The incidence and predictive factors of arrhythmias and/or conduction abnormalities (ACAs) requiring cardiac device (CD) implantation are poorly characterized in Fabry disease (FD). The aim of our retrospective study was to determine the prevalence, incidence, and factors associated with ACA requiring CD implantation in a monocentric cohort of patients with confirmed FD who were followed up in a department of internal medicine and reference center for FD.Forty-nine patients (20M, 29F) were included. Nine patients (4M, 5F; 18%) had at least one episode of ACA leading to device therapy...
October 2016: Medicine (Baltimore)
Zulfi Haneef, Sharon Chiang, Holly Rutherford, Arun Antony
INTRODUCTION: Fellowship training in Clinical Neurophysiology (CNP) is often sought following Neurology residency. However, data documenting the reasons for choosing CNP fellowship, and experiences therein, are sparse. METHODS: Current Neurophysiology fellows across the United States participated in a 17-item, internet-based survey. Data regarding demographics, reasons for choosing fellowship, adequacy of training, and future plans were collected. RESULTS: Among respondents (n=49), 84% graduated from a US medical school...
October 5, 2016: Journal of Clinical Neurophysiology: Official Publication of the American Electroencephalographic Society
Suhas Ramesh, Marcelo Grijalva, Alexis Debut, Beatriz G de la Torre, Fernando Albericio, Luis H Cumbal
Nanotechnology is gaining impetus in the present century and particularly the use of nanoparticles (NPs), whose properties are significantly different from the larger matter. These have found wider and potential applications in the fields of medicine, energy, cosmetics, environment and biomedicine. Among the NPs, silver nanoparticles (AgNPs) are of particular interest for scientists and technologists due to their unique physico-chemical and biological properties. Besides, AgNPs by themselves also possess broad-spectrum microbial activity, which has further expanded their application in both academia and industries...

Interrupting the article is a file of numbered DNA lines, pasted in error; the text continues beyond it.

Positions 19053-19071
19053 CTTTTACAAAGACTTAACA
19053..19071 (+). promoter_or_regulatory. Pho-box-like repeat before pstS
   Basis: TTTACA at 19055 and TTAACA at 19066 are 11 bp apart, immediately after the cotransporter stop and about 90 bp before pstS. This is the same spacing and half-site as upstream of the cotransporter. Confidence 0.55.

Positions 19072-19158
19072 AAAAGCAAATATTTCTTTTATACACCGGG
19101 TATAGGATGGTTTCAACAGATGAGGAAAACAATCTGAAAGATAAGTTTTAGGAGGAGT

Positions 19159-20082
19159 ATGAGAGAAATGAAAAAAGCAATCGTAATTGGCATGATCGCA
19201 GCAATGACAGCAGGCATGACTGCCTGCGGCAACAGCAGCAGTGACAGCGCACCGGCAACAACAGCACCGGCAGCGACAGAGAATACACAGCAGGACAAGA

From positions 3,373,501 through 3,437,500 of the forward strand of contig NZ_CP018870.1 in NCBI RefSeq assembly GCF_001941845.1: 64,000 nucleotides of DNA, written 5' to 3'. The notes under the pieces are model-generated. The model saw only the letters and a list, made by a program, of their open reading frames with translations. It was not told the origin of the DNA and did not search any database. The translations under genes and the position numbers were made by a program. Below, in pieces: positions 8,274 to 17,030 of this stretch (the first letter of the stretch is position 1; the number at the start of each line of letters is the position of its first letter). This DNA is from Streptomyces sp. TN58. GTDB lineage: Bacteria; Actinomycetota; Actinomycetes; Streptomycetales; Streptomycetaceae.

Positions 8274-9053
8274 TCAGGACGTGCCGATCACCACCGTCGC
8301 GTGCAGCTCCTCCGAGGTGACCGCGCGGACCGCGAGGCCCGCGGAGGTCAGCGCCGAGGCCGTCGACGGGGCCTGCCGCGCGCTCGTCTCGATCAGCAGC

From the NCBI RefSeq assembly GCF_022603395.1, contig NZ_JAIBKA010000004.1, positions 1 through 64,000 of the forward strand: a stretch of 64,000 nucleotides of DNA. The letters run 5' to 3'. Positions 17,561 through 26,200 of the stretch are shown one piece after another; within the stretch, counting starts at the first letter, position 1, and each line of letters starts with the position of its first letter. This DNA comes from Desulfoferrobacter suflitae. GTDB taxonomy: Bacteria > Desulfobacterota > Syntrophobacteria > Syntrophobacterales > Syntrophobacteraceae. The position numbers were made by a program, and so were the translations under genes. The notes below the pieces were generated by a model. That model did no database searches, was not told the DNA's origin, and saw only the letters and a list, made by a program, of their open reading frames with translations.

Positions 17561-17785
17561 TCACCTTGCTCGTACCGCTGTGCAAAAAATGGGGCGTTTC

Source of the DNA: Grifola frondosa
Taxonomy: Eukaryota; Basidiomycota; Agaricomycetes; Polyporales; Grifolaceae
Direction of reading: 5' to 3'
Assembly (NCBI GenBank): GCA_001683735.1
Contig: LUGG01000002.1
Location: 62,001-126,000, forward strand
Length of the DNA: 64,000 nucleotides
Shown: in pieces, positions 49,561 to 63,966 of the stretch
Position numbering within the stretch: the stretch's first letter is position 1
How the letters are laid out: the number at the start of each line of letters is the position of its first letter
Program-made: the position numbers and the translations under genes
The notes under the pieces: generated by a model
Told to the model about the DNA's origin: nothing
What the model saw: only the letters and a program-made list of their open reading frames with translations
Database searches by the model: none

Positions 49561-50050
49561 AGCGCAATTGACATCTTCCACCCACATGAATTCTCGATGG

October 17, 2016: Biomaterials Science
Sairam Parthasarathy, Mary A Carskadon, Girardin Jean-Louis, Judith Owens, Adam Bramoweth, Daniel Combs, Lauren Hale, Elizabeth Harrison, Chantelle N Hart, Brant P Hasler, Sarah M Honaker, Elisabeth Hertenstein, Samuel Kuna, Clete Kushida, Jessica C Levenson, Caitlin Murray, Allan I Pack, Vivek Pillai, Kristi Pruiksma, Azizi Seixas, Patrick Strollo, Saurabh S Thosar, Natasha Williams, Daniel Buysse
A wealth of scientific knowledge is being generated in sleep and circadian science. In order for us to realize the return on investment for such scientific knowledge and to improve the health of the nation, we need to disseminate and implement research findings into practice. An implementation gap - termed a "quality chasm" by the Institutes of Medicine - separates the scientific knowledge we possess and the implementation of such knowledge into preventative interventions or healthcare treatments. It is frequently reported that a time lag of 17 years transpires before medical research reaches clinical practice...
October 10, 2016: Sleep
Sundar Kumar Veluswamy, Abraham Samuel Babu, Lakshmi Manickavasagam Sundar
: Cardiovascular disease (CVD) is the leading cause of death worldwide. Herbal medicine and exercise interventions have individually been shown to be effective in the prevention and management of CVD. However, the complementary roles of herbal medicine and exercise interventions for CVD prevention and management have not been adequately reported. OBJECTIVE: 1. Identify studies analysing complementary roles of herbal medicine and exercise intervention in CVD prevention and management, 2...
October 10, 2016: Current Pharmaceutical Design